The Department for Transport spent £1.5m on mobile telephones and related data services in the 2010-11 financial year. The department, which has seven executive agencies, disclosed that 7,757 officials were issued with mobile phones such as BlackBerrys and other 3G devices in that year.
An enraged Latvian hacker went batshit over an article criticising security at small, low-cost hosting companies and defaced the website of the news agency LETA.
UpdatedUpdated Microsoft has warned users of Xbox Live to be wary of targeted phishing scams that attempt to hoodwink users into handing over their gamer tags and passwords.
Beyoncé has been branded a grinch after she decided not to endorse a dance videogame, driving the developer to sack dozens of coders in the week before Christmas.
InterviewInterview Desktop virtualisation isn't just about the client, and it isn't all about VDI. Intel’s Stuart Dommett explains to Tim Phillips why there are more options for the virtual desktop than before, what Intel has been building in to its products to make those options more viable, and why he thinks it’s one of the top two or three trends in IT today.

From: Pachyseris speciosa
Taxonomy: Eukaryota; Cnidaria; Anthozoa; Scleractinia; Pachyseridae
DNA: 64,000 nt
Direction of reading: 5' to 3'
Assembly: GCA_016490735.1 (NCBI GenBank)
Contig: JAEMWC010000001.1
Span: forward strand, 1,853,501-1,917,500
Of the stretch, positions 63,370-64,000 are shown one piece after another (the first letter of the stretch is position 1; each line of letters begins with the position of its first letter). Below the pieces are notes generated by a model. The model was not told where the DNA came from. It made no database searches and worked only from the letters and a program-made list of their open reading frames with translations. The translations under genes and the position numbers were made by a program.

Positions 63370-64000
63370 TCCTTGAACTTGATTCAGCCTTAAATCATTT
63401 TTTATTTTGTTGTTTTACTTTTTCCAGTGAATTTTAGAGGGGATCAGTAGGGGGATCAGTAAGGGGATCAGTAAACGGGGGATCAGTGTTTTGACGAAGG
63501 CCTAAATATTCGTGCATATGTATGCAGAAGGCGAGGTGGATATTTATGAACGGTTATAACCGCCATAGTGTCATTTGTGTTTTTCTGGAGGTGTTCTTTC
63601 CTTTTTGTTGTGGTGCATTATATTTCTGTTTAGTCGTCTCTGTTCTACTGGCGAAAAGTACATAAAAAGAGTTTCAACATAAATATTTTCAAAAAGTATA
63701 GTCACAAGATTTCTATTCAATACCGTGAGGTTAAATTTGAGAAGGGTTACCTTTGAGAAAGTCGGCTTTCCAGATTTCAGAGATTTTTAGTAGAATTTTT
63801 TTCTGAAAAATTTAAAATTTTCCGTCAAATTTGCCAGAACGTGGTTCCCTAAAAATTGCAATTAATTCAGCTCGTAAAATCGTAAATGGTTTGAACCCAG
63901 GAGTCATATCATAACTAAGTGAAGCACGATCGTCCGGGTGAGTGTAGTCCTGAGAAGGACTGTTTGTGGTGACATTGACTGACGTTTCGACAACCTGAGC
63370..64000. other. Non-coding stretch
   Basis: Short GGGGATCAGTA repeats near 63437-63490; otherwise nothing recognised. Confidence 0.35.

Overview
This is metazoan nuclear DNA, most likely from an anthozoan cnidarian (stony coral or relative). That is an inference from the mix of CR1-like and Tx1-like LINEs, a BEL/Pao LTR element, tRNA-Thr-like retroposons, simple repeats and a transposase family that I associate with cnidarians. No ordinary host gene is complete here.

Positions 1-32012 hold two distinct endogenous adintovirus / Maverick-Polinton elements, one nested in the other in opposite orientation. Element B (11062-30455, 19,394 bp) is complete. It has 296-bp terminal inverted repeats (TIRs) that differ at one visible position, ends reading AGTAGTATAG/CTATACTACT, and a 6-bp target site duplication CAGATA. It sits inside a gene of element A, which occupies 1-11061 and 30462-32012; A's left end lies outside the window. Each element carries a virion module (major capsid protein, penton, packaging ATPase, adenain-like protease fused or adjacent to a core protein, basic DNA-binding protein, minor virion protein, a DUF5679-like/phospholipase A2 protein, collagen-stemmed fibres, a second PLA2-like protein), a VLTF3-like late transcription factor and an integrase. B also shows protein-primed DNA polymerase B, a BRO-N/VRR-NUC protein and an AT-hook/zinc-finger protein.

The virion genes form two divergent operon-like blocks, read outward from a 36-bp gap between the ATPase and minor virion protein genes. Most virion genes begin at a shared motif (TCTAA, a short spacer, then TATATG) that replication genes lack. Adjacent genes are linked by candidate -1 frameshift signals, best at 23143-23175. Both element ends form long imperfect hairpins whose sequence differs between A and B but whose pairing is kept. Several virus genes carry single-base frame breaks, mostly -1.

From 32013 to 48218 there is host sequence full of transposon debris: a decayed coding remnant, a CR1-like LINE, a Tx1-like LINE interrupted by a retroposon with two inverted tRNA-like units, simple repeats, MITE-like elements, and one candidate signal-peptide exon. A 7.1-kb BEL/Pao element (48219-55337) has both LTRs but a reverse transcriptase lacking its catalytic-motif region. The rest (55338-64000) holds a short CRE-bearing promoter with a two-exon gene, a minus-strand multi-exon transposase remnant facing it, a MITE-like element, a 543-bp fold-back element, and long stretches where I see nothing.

My challenge from Reg Hardware: build a PC, install Mac OS X on it, and explain how you can do it too.
Consumer electronics giant Panasonic is cutting 35,000 jobs in the next three years as it tries to reinvent itself and its corporate culture.
Alcatel Lucent has decided to hand out the developer version of OpenPlug free to drive more Adobe Flex development.